I think it is fair to say it is widely accepted worldwide that during armed conflicts, civilians are normally not targets of hostility. While it is unfortunate that in some situations civilians are sadly, caught in the crossfire, usually they are not deliberately targeted. However this unwritten rule was blatantly ignored when civilians became the preferred targets in an area of Ireland dubbed the "murder triangle" during a bleak, dark three year period in the mid-seventies.
Much has been written about the period of upheaval and violence that occurred in the province of Ulster in the north of Ireland in the 30 years between 1968 and 1998. Unless you were there and lived through the madness, it's likely that you have trouble actually understanding the effects of that terrible period in Irish history.
What started as a peaceful civil rights march in 1968 soon escalated into full blown war that brought violence, bloodshed and death to every corner of the province. Following the 1969 'Battle of the Bogside' in Derry City and the violent pogroms in Beflast, Catholic families were forced to flee their burning homes and cross the border into the Republic of Ireland. The Irish Defence Forces had set up refugee camps in the Republic and at one point the Gormanston refugee camp held 6,000 refugees from the North of Ireland.
The two year period between November 1974 and January 1976 was a particularly dark and frightening time especially around South Armagh and the immediate vicinity. I still remember vividly the fear and shock being felt around the area at that time when McArdles Bar in Crossmaglen was bombed in Nov. 74, leaving one dead and several seriously injured and there was a real threat that the gang of killers responsible for the attack would come back at will and repeat the killings. The attack on the Miami Showband, which killed three members of the band and left several seriously injured near the town of Newry, Co. Down on 31 July 1975 sent further shockwaves throughout the province. Kay's Bar in Dundalk, just over the border from Crossmaglen, was car bombed in Dec. 75. leaving two dead and 20 seriously injured. Also in Dec. 75 there was a bomb and gun attack on Donnelly's Bar and shop at Silverbridge, just outside Crossmaglen leaving three dead and three seriously injured. The killing quickly escalated to new heights of depravity when the Reavey and O'Dowd families were slaughtered at Whitecross, Co. Armagh and Gilford, Co. Down in Jan. 76 which prompted a deadly response the following day. This period of madness continued with the equally brutal attack on a work van in which 10 protestant workers were shot and killed at Kingsmill, near the village of Bessbrook in Co. Armagh. Armagh. Responsibility was claimed by a group calling itself the "South Armagh Republican Action Force."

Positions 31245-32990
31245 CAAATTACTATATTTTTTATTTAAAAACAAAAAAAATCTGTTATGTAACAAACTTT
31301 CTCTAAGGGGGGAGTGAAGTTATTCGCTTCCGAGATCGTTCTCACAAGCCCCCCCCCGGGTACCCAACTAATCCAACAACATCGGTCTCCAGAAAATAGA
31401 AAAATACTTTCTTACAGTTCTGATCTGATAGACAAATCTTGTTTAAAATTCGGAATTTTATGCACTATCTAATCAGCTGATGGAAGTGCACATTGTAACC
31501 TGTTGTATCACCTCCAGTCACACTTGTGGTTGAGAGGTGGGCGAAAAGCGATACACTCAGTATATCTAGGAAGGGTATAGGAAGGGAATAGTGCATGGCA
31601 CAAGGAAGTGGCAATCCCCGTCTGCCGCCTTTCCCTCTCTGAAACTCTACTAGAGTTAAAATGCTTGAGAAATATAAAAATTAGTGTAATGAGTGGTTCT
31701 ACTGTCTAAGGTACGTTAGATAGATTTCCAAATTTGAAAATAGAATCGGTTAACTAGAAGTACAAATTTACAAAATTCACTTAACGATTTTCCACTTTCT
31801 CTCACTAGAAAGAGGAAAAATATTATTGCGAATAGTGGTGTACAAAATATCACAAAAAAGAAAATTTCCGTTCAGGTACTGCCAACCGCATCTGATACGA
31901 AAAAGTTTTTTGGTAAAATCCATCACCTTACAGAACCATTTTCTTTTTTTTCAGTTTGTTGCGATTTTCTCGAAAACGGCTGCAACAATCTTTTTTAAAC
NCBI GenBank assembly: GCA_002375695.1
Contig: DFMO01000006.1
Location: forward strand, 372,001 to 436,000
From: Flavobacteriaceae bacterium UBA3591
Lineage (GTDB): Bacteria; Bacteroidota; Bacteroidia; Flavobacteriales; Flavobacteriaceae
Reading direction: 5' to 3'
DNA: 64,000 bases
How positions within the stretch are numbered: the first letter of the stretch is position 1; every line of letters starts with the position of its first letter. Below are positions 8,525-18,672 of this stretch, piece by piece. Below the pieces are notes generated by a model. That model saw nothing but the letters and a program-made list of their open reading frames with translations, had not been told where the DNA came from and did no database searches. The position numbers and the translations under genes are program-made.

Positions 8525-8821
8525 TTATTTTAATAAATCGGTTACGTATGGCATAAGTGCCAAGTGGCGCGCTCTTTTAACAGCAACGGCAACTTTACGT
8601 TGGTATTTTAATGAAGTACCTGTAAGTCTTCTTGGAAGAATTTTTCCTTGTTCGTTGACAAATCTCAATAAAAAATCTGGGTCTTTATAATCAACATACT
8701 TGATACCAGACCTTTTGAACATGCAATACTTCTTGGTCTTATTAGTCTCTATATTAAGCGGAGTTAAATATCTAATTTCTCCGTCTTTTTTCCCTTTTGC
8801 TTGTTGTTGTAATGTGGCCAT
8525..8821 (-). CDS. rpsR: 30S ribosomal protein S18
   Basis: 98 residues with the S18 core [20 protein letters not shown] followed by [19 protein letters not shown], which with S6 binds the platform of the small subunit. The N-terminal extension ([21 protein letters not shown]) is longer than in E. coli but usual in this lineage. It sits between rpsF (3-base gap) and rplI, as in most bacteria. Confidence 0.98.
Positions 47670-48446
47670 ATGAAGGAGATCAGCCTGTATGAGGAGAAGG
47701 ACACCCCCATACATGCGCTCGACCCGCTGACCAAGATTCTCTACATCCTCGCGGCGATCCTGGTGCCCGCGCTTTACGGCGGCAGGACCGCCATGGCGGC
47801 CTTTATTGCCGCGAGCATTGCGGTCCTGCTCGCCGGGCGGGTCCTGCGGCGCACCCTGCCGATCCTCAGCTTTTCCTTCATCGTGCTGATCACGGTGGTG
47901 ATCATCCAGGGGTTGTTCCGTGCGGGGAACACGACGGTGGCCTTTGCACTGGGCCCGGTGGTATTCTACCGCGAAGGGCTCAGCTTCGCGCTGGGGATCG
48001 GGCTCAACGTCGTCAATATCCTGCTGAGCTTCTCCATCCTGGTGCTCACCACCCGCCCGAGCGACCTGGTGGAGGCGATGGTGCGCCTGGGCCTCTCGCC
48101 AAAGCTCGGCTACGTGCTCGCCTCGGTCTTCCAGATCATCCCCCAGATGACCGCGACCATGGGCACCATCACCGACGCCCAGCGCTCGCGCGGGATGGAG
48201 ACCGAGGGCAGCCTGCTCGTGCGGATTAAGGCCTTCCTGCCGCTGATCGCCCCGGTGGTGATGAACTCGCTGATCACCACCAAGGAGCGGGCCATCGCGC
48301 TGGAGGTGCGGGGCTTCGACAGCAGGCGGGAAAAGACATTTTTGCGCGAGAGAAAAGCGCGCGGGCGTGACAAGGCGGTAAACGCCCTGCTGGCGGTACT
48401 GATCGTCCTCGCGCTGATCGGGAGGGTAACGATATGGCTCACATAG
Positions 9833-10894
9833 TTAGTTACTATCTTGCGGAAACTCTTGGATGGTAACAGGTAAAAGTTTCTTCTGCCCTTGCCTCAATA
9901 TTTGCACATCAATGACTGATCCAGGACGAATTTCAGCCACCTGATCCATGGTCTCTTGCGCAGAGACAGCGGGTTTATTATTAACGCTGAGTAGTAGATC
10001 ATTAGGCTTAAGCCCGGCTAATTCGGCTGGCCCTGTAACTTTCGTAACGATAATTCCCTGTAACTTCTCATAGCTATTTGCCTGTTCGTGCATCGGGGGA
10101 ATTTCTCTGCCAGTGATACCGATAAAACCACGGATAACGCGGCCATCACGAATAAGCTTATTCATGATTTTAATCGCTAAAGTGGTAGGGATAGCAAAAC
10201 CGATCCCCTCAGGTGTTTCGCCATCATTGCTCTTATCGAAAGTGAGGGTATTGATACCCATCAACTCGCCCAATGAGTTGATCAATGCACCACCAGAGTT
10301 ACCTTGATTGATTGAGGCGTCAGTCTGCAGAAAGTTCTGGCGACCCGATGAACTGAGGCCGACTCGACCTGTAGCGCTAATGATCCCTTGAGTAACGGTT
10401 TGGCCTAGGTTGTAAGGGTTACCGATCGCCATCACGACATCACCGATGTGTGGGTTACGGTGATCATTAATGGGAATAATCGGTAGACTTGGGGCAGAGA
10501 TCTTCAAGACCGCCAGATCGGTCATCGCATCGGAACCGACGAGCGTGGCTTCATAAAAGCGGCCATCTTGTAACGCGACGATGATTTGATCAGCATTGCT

What started as a peaceful civil rights march in 1968 calling for “One man One Vote” soon escalated into full blown war that brought violence, bloodshed, and death to every corner of the province. Following the 1969 'Battle of the Bogside' in Derry City and the violent pogroms in Belfast, Catholic families were forced to flee their burning homes and cross the border into the Republic of Ireland. The Irish Defence Forces had set up refugee camps in the Republic and at one point the Gormanston refugee camp held 6,000 refugees from the North of Ireland.
In February 1975, the Provisional IRA and British Government entered into a truce and restarted negotiations. For the duration of the truce, the IRA agreed to halt its attacks on the British security forces, and the security forces mostly ended their raids and searches. However, there were dissenters on both sides. Some Provisionals wanted no part of the truce, while some British commanders resented being told to stop their operations against the IRA just when they claimed they had the Provisionals on the run. The security forces used the ‘down time’ to covertly boost their intelligence gathering offensive during the truce.
There was a sharp rise in sectarian killings during the truce, which 'officially' lasted until February 1976. Loyalists, fearing they were about to be forsaken by the British government and forced into a united Ireland, increased their attacks on Irish Catholics/Irish nationalists. Loyalists killed 120 Catholics in 1975, the vast majority civilians. They hoped to force the IRA to retaliate and thus end the truce. Some IRA units concentrated on tackling the loyalists. The fall-off of regular operations had caused unruliness within the IRA and some members, with or without permission from higher up, engaged in tit-for-tat killings. Most of the loyalist attacks in the County Armagh area have been linked to the "Glenanne gang" a secret alliance of loyalist militants, British soldiers, and rogue RUC police officers.
Murder in Whitecross. Co. Armagh.